The speeches were intended to encourage the large Turkish expatriate population to vote “yes” in the upcoming Turkish referendum, which could expand President Recep Tayyip Erdogan’s powers.

The Dutch felt the proposed presentations were ill-timed given the heightened concerns about immigration and Islamic radicalization dominating much of the Dutch election rhetoric. But Erdogan accused the Netherlands of using “Nazi” tactics and blocked the Dutch ambassador from returning to the capital, Ankara.

Pollsters were notoriously inaccurate at predicting the outcome of the British referendum, known as Brexit, as well as the U.S. election, therefore no one is expected to claim victory until long after the polls have closed at 9 p.m. local time.

The Dutch political system also works on a system of proportional representation, which means the 150 parliamentary seats are allocated in exact proportion to the amount of votes each party wins. After the votes have been counted, protracted discussions will take place to form the next coalition government.

Even if Wilders' party performs well and wins the largest vote share, he has little chance of becoming prime minister, as many parties have said they would not enter into a partnership with him.

Despite this, Wilders sounded an ominous tone after voting Wednesday, saying that “the genie will not go back into the bottle.”

“This patriotic revolution, whether today or tomorrow, will take place," he said in the capital, The Hague.

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Trump’s 2005 tax forms show he paid $35 million on $150 million in income. House Republicans are split over the plan to repeal and replace Obamacare. The Queen Mary is badly in need of repair: $289 million worth. Singing teapots and dancing furniture in live action? Sounds risky, but "Beauty and the Beast" is expected to be a big hit.

Trump’s 2005 tax forms show he paid $35 million on $150 million in income. House Republicans are split over the plan to repeal and replace Obamacare. The Queen Mary is badly in need of repair: $289 million worth. Singing teapots and dancing furniture in live action? Sounds risky, but "Beauty and the Beast" is expected to be a big hit.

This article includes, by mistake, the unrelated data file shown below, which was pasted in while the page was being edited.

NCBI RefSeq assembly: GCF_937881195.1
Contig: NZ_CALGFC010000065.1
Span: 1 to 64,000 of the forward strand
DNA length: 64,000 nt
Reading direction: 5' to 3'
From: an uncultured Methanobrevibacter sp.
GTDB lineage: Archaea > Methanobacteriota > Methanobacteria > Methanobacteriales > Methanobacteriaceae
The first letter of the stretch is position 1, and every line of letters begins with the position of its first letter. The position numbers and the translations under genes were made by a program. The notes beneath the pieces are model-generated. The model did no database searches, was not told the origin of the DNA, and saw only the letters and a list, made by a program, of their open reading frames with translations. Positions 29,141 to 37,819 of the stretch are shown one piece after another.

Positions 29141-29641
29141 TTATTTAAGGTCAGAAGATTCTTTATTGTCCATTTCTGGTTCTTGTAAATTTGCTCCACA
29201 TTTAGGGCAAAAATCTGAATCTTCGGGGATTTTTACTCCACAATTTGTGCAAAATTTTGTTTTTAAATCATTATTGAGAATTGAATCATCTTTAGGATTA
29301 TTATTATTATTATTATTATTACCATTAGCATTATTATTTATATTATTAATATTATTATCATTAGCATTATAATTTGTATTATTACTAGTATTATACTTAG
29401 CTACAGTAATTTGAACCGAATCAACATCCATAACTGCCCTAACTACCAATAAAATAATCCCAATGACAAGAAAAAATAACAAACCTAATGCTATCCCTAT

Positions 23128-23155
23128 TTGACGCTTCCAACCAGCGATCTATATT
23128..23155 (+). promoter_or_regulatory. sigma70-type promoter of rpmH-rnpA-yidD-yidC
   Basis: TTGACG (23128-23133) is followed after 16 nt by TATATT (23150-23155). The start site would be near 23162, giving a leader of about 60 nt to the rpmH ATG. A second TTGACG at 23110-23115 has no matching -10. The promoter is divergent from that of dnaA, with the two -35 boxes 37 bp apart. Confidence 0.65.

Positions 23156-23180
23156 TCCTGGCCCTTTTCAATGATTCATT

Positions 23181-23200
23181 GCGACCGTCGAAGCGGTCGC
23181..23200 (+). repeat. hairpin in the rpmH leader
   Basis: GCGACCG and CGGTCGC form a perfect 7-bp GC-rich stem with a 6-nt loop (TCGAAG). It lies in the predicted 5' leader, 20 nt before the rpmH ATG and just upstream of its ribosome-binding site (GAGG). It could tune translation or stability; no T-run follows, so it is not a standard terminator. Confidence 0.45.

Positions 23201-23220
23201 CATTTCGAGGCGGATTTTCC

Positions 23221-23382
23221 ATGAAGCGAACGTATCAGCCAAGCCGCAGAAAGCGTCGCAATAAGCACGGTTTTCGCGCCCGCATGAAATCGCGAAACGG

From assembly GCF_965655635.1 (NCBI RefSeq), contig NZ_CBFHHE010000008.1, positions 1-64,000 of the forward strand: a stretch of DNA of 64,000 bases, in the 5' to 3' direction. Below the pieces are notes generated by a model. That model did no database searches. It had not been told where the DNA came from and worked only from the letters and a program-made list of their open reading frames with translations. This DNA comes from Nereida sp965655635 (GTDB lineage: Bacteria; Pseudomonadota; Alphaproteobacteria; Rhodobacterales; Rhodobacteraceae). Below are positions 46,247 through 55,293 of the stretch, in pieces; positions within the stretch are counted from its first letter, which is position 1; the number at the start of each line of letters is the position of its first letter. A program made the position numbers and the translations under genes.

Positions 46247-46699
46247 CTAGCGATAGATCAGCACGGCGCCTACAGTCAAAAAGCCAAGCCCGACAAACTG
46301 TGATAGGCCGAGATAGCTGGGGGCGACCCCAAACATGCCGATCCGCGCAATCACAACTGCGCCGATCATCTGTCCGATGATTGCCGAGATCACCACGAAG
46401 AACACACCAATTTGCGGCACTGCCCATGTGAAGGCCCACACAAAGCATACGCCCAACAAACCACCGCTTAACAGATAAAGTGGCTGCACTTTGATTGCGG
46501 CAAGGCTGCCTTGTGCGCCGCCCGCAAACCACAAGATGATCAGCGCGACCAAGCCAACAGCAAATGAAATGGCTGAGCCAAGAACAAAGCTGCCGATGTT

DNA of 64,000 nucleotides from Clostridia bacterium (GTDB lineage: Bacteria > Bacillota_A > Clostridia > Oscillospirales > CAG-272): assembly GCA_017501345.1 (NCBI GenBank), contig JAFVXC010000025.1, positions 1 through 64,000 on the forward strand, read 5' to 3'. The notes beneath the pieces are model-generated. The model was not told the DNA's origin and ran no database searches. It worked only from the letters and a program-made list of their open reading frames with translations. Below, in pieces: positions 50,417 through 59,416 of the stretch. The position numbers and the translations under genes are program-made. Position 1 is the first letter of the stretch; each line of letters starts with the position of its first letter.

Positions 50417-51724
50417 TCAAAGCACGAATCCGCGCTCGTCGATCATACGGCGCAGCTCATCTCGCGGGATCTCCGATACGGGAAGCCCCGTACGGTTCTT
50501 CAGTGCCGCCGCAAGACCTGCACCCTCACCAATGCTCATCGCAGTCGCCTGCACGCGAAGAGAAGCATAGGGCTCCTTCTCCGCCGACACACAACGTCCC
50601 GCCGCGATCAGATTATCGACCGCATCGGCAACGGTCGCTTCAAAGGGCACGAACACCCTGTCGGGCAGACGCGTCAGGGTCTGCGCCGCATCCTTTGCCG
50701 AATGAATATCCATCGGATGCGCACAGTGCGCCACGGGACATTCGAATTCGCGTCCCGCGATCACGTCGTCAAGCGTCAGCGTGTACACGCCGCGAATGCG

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Goodyear's Southern California-based blimp, the Spirit of Innovation, is decommissioned in the early morning hours of March 14. The Spirit of Innovation, the last blimp in the company's fleet, is being retired to make way for Wingfoot Two, a semi-rigid dirigible.

Goodyear's Southern California-based blimp, the Spirit of Innovation, is decommissioned in the early morning hours of March 14. The Spirit of Innovation, the last blimp in the company's fleet, is being retired to make way for Wingfoot Two, a semi-rigid dirigible.

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Our resident Curiosity Correspondent, Benjamin Crutcher, takes a ride on the Goodyear Blimp before it is retired and replaced with a newer model.

Our resident Curiosity Correspondent, Benjamin Crutcher, takes a ride on the Goodyear Blimp before it is retired and replaced with a newer model.

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Boyle is a special correspondent.

UPDATES:

1:25 p.m.: This article was updated with early indications from an exit poll.

This article was originally published at 9:25 a.m.

Our editors found this article on this site using Google and regenerated it for our readers.